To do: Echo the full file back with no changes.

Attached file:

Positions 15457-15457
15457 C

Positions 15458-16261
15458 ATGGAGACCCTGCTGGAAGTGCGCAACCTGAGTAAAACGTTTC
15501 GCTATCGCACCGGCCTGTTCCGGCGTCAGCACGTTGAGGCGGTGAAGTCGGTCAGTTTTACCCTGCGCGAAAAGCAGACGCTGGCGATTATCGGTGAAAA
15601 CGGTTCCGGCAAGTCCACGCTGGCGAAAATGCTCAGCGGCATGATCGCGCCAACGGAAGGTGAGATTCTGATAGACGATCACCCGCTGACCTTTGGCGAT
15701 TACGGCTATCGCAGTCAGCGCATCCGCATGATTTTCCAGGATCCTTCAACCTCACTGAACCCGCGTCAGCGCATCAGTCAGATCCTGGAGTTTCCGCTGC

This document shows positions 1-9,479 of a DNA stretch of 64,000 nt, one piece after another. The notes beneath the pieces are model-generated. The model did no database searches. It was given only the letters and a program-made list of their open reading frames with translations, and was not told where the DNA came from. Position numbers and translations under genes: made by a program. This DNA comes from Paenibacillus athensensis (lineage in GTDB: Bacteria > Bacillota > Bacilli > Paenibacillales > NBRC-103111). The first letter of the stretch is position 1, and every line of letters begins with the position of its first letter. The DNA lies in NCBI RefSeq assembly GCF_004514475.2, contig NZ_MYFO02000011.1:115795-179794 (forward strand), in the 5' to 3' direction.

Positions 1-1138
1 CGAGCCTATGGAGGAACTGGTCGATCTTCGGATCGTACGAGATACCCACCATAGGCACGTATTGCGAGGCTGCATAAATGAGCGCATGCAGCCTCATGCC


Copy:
Positions 15457-15457
15457 C

Positions 15458-16261
15458 ATGGAGACCCTGCTGGAAGTGCGCAACCTGAGTAAAACGTTTC
15501 GCTATCGCACCGGCCTGTTCCGGCGTCAGCACGTTGAGGCGGTGAAGTCGGTCAGTTTTACCCTGCGCGAAAAGCAGACGCTGGCGATTATCGGTGAAAA
15601 CGGTTCCGGCAAGTCCACGCTGGCGAAAATGCTCAGCGGCATGATCGCGCCAACGGAAGGTGAGATTCTGATAGACGATCACCCGCTGACCTTTGGCGAT
15701 TACGGCTATCGCAGTCAGCGCATCCGCATGATTTTCCAGGATCCTTCAACCTCACTGAACCCGCGTCAGCGCATCAGTCAGATCCTGGAGTTTCCGCTGC

This document shows positions 1-9,479 of a DNA stretch of 64,000 nt, one piece after another. The notes beneath the pieces are model-generated. The model did no database searches. It was given only the letters and a program-made list of their open reading frames with translations, and was not told where the DNA came from. Position numbers and translations under genes: made by a program. This DNA comes from Paenibacillus athensensis (lineage in GTDB: Bacteria > Bacillota > Bacilli > Paenibacillales > NBRC-103111). The first letter of the stretch is position 1, and every line of letters begins with the position of its first letter. The DNA lies in NCBI RefSeq assembly GCF_004514475.2, contig NZ_MYFO02000011.1:115795-179794 (forward strand), in the 5' to 3' direction.

Positions 1-1138
1 CGAGCCTATGGAGGAACTGGTCGATCTTCGGATCGTACGAGATACCCACCATAGGCACGTATTGCGAGGCTGCATAAATGAGCGCATGCAGCCTCATGCC